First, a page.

The facts found do not appear under the decisions to support this conclusion. The word "discontinue" contains the element of intention and means more than mere suspension. State ex rel. Schaetz v. Manders, 206 Wis. 121, 123, 238 N.W. 835. It is equivalent to abandonment. Haller Baking Co.'s Appeal, 295 Pa. 257, 262, 145 A. 77. Time is not an essential element of abandonment although it is evidential, especially in connection with facts evidencing such intention. Landay v. Board of Zoning Appeals, 173 Md. 460, 469, 196 A. 293 (three years); Note, 114 A.L.R. 991. The first two of these cases are cited with approval in the recent case of West Hartford v. Willetts, 125 Conn. 266, 5 A.2d 13, which in turn followed Darien v. Webb, 115 Conn. 581, 162 A. 690. See also Lehmaier v. Wadsworth, 122 Conn. 571, 576, 191 A. 539. It would not have been difficult to provide that mere nonuser should terminate the right had the legislative body so desired. For example, the wording quoted in Wilson v. Edgar, 64 Cal.App. 654, 656, 222 P. 623, is "and provided further that any such building or premises which is not used for such nonconforming use for a period of 180 days" must thereafter conform.
A use, as illustrated by these cases, is not discontinued within the meaning of the ordinance by a mere temporary suspension for a reasonable time, for reasons beyond the owner's control, where there exists a manifested intention on the part of the owner to resume the nonconforming use as soon as a tenant can be obtained. The finding brings this case within the rule. It does not support the conclusion. On the contrary, it necessarily follows that the plaintiff is entitled to the certification requested.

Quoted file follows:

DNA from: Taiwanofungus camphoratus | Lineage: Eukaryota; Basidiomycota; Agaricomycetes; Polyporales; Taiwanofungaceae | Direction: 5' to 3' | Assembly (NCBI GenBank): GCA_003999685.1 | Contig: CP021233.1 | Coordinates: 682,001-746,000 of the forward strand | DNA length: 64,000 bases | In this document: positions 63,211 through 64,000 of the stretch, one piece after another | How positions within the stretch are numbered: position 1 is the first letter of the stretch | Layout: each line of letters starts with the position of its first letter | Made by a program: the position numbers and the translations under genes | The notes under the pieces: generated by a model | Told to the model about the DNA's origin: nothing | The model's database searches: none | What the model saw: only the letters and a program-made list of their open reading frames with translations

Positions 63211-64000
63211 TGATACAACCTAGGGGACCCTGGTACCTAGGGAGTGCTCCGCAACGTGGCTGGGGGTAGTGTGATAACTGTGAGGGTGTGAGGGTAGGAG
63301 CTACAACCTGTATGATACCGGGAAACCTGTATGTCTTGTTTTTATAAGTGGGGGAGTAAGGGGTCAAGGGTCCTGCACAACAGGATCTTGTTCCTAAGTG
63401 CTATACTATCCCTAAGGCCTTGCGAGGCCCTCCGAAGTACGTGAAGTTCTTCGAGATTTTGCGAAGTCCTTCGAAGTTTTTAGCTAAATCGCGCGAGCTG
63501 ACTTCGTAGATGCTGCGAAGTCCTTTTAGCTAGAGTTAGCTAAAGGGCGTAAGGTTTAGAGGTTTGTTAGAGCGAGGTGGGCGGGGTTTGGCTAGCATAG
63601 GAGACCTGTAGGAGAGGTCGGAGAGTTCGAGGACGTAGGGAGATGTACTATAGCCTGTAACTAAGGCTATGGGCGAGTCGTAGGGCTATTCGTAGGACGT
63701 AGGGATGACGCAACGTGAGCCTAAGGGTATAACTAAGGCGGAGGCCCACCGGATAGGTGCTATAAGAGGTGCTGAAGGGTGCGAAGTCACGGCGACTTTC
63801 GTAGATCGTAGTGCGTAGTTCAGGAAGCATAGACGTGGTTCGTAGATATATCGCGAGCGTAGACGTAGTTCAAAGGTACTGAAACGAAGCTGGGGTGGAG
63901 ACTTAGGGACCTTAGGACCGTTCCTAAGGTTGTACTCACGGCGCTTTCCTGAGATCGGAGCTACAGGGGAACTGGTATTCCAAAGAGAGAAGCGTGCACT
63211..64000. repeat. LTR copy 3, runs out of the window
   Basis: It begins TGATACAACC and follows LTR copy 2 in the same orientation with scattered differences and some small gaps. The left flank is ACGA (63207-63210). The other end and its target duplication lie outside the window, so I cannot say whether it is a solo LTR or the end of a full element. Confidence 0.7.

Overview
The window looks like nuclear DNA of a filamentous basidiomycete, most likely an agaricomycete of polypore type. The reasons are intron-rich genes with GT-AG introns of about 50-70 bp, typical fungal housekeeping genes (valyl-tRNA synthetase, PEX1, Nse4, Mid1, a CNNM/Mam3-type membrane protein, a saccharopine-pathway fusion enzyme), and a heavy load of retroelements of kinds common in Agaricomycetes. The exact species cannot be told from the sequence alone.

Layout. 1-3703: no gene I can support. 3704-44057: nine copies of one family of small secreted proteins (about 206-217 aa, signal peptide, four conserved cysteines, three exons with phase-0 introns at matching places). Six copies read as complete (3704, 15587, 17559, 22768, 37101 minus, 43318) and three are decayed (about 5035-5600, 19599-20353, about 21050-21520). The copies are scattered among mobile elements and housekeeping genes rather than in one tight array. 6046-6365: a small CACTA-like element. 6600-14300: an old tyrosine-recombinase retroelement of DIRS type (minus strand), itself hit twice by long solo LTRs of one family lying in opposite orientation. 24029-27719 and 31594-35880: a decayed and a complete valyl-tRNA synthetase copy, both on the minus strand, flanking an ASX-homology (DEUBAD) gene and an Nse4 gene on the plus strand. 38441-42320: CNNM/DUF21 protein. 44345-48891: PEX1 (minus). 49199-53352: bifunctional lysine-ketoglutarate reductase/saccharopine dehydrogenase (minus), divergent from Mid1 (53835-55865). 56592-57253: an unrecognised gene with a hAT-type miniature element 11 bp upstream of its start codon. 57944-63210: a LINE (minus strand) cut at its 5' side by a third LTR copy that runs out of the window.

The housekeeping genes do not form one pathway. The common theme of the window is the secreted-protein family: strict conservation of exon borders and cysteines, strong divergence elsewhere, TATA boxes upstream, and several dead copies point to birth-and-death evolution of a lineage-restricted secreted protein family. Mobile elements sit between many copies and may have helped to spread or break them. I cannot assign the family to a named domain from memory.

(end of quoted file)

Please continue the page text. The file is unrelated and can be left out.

The appellant relies on the principle enunciated in Darien v. Webb, supra, 587, to the effect that an unmanifested intention not to abandon the nonconforming use is immaterial. The only fair meaning of the finding is that the intention of the owner to continue the use of the package store as such was manifested by his purchase and retention of the fixtures adapted to that use and his continual efforts to rent the store for that purpose, even while it was temporarily rented to the photographer. No such intention to continue the nonconforming use was shown in the Darien case.